A former investment banker who started making bath products to soothe her daughter’s eczema-prone skin a decade ago, has sold her idea to the maker of Imperial Leather for £37million.
Joanna Jensen, 51, created Childs Farm in 2010 from her farm in Basingstoke, Hampshire, where she worked as a horse breeder.
After learning about natural remedies to make shampoos for her horses, she developed a product for her children’s knotty hair that wouldn’t irritate their incredibly sensitive skin.
In an interview, she once said: “This drove me to investigate creating a range myself, so I could give them skincare without the “ouch”.”
Ms Jenson has now made at least £15million after selling her stake in the business to the maker of Imperial Leather soap.
In the past twelve years, her children’s shampoo, moisturiser and bubble bath brand has grown rapidly to overtake Johnson & Johnson’s range and is stocked in Boots and all big supermarkets.
The brand, which uses organic raspberry, apple and tangerine flavours, has become popular with parents who have shifted to newer brands that use natural ingredients.
Its moisturiser, flavoured with cocoa and shea, has won plaudits on social media for soothing irritated skin, namely sufferers of eczema.
The company has also paid for clinical trials to test its products on babies with medically diagnosed eczema, meaning its bottles come stamped with “suitable for newborns” on its label.
PZ Cussons, the consumer goods company that also makes Original Source and Carex hand gel, has bought a 92% stake in the brand for £36.8million, meaning Jensen will be in line for a cash windfall of £15.1 million, and even more money in future because of the structure of the deal.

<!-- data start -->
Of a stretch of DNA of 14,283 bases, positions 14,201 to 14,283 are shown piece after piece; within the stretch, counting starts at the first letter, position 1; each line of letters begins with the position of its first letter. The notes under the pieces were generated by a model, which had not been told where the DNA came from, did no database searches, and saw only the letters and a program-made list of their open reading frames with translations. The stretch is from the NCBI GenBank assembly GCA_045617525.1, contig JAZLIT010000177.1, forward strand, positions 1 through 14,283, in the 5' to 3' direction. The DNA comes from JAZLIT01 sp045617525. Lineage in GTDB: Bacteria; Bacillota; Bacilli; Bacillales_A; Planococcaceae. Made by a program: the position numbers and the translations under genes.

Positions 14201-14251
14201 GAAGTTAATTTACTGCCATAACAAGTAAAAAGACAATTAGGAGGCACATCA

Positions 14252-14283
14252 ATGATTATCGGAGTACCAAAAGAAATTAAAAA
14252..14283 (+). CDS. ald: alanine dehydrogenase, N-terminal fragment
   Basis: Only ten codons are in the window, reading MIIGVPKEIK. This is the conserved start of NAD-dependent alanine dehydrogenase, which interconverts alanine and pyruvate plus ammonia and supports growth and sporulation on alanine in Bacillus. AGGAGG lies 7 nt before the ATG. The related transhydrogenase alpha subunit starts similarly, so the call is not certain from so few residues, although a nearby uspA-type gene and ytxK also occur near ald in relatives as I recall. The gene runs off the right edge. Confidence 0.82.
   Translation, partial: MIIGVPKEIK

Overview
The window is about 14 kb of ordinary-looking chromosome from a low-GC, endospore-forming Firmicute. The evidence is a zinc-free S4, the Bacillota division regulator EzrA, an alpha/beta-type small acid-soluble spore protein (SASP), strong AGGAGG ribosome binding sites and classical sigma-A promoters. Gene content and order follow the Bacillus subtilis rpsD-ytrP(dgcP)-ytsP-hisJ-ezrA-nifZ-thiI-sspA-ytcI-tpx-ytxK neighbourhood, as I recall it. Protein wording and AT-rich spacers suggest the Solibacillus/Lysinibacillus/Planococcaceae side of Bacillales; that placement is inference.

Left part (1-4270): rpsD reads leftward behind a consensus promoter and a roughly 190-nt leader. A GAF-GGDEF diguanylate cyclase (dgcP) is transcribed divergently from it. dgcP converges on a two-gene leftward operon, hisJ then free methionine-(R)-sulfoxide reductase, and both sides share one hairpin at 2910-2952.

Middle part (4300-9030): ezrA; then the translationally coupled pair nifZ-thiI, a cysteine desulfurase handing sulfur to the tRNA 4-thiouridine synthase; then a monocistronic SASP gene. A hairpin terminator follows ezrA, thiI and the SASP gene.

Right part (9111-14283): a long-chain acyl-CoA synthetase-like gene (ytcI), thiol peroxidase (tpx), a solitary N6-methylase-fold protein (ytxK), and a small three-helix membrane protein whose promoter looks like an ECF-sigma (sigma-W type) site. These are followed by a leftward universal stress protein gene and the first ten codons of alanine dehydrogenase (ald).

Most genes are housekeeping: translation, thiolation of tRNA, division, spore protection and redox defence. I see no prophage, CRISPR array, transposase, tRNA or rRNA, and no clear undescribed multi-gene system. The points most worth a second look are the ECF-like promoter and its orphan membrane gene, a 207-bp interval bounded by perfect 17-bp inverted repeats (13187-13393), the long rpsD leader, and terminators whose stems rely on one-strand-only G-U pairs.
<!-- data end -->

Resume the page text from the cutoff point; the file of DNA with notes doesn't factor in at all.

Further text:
Jensen described the deal on LinkedIn as finding “a new set of parents for our little girl…we ain’t stopping, just stocking up on provisions for the next big push.”
Jensen will also receive an 8.1% stake in a new PZ Cussons subsidiary, in exchange for investing £3.3million of her proceeds.
This stake is subject to an agreement to sell it to Cussons at a 6.6 times multiple of Childs Farm profit in 2024 and 2025, meaning an even bigger potential payout.
Childs Farm made £17.4million from sales last year and reported a pre-tax loss of £900,000 as it has focused on reinvesting in its growth.
The company almost collapsed in 2014 when an investor pulled out at the last minute, threatening the brand’s retail presence.
Today, it has more than 50 staff and the products are stocked in Boots, Waitrose, Tesco and Asda.
In 2019, it launched an adult sensitive body care range in Boots called Farmologie by Childs Farm.